Click on the headline above to read the rest of this story! This is only a small part of it.

Making the DREAM Act a Reality

This student writes that going to college and getting a job is expected by everyone, except immigrant kids who have gone to school here and are not citizens. The DREAM Act will change that. - - Donna Poisl

By Will Dudding, a junior literature major at CMC

For many of us at CMC, the American Dream has become less of a dream and more of an expected reality. We go to college, we get a job, and we reap the benefits. For some, however, the dream is far more difficult to attain.

The Development, Relief, and Education for Alien Minors (DREAM) Act, first introduced to Congress in 2001, aims to remove the barriers blocking the way to success for many within our nation’s borders. If passed, the DREAM Act would provide a path to citizenship for undocumented immigrants under the age of 35 who were brought to the US as minors and graduated from an American high school. Those eligible would be granted a “conditional” citizenship status for a six-year period during which they would complete two years of study for a college degree or enlist in the military for the same amount of time
Click on the headline above to read the rest of this story! This is only a small part of it.

Latino voters' impact varied by region

Latino votes were very important, depending on what part of the country they were in. - - Donna Poisl

Few Republican candidates in the midterm election paid a price for adopting a hard-line immigration stance — except in the West

By Nicholas Riccardi, Los Angeles Times

Reporting from Denver — With images of menacing, tattooed Latinos and beleaguered whites, the TV ad contended that Senate Majority Leader Harry Reid was too soft on illegal immigrants. "It's clear whose side he's on," the announcer said, "and it's not yours."

Sharron Angle, a "tea party" favorite and Reid's Republican challenger, had attempted to pummel Reid for his support for legalizing illegal immigrants. But Angle paid a price for her tough stance when Nevada's Latino voters came out in record numbers last week and helped Reid win a fifth term.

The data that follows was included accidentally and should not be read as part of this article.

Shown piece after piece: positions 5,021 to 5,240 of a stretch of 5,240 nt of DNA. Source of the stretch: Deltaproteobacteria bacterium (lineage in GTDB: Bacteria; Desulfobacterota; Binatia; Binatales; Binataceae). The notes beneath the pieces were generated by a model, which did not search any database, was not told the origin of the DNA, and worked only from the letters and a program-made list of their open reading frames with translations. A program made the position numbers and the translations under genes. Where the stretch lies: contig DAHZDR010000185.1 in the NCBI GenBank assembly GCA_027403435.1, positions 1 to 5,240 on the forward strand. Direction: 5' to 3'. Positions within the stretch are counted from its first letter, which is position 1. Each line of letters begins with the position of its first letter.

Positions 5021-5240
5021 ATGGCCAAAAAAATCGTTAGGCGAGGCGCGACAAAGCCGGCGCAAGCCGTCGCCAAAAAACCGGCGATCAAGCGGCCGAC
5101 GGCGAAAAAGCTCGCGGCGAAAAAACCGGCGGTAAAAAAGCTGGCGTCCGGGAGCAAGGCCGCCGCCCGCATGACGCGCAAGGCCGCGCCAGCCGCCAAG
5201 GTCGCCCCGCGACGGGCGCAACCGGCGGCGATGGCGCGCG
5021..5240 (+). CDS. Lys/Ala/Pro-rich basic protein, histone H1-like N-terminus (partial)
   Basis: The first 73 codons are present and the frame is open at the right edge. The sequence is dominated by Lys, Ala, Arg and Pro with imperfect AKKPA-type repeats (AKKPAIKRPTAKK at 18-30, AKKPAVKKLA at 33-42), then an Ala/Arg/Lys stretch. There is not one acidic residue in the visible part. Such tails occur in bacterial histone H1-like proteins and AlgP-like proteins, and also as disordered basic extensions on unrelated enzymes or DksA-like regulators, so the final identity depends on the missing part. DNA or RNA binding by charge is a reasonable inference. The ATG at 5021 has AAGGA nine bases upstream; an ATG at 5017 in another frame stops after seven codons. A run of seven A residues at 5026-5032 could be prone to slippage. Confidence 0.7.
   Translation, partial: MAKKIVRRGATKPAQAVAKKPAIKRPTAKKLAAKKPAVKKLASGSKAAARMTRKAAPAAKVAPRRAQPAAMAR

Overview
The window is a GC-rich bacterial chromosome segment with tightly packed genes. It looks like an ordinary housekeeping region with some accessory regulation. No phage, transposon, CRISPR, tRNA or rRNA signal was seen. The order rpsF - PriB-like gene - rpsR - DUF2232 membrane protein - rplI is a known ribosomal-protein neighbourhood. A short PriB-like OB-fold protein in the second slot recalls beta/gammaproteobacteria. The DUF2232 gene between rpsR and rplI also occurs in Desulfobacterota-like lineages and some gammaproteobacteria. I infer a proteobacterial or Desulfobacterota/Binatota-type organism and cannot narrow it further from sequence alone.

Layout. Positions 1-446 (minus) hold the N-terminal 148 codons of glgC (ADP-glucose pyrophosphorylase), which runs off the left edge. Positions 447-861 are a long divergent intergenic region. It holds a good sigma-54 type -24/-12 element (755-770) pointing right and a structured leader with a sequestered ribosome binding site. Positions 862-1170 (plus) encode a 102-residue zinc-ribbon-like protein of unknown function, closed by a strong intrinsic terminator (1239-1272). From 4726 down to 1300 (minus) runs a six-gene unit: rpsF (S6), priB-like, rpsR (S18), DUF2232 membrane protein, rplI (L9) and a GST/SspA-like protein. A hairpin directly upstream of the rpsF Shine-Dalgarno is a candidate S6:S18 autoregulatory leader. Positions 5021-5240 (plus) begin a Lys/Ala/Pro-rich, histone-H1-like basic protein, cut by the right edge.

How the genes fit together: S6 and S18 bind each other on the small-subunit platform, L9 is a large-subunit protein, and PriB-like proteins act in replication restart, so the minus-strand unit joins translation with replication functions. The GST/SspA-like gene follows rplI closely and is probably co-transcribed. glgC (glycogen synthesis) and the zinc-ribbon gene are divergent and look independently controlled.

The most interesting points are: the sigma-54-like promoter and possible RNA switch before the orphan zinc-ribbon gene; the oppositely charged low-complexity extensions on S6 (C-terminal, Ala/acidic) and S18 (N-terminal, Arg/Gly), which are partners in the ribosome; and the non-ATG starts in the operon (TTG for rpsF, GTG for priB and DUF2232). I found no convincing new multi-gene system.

Click on the headline above to read the rest of this story! This is only a small part of it.


National Museum of American Jewish History (NMAJH):

Celebration surrounding the opening of the new National Museum of American Jewish History (NMAJH), the nation’s only museum dedicated solely to telling the story of Jews in America, and press conference with leaders, architect and designer.

Special guests Jerry Seinfeld and Bette Midler to perform at Opening Gala, Nov. 13; Vice President Joe Biden to lead Grand Opening ceremony, Nov. 14

101 South Independence Mall East (5th and Market streets), Philadelphia

Click on the headline above to read the information about the Grand Opening! This is only a small part of it.

Monday, November 08, 2010

Legal Action Center Argues H-1B Employees Should Not Face Arrest While Extension Requests Remain Pending

For Immediate Release

Legal Action Center Argues H-1B Employees Should Not Face Arrest
While Extension Requests Remain Pending

November 8, 2010

Washington D.C. - Late last week, the Legal Action Center of the American Immigration Council (LAC), together with the American Immigration Lawyers Association (AILA), filed an amicus brief arguing that an H-1B employee should not face arrest, detention or deportation after his initial period of admission expires if a pending extension request remains under review. The brief, filed in federal district court in Connecticut, maintains that H-1B employers who follow the law should not lose valuable employees because of widespread delays at immigration processing centers."Both existing law and common sense dictate that the government cannot sit on an employer's H-1B extension request and then arrest the employee due to its own processing delays," said Melissa Crow, director of the Legal Action Center.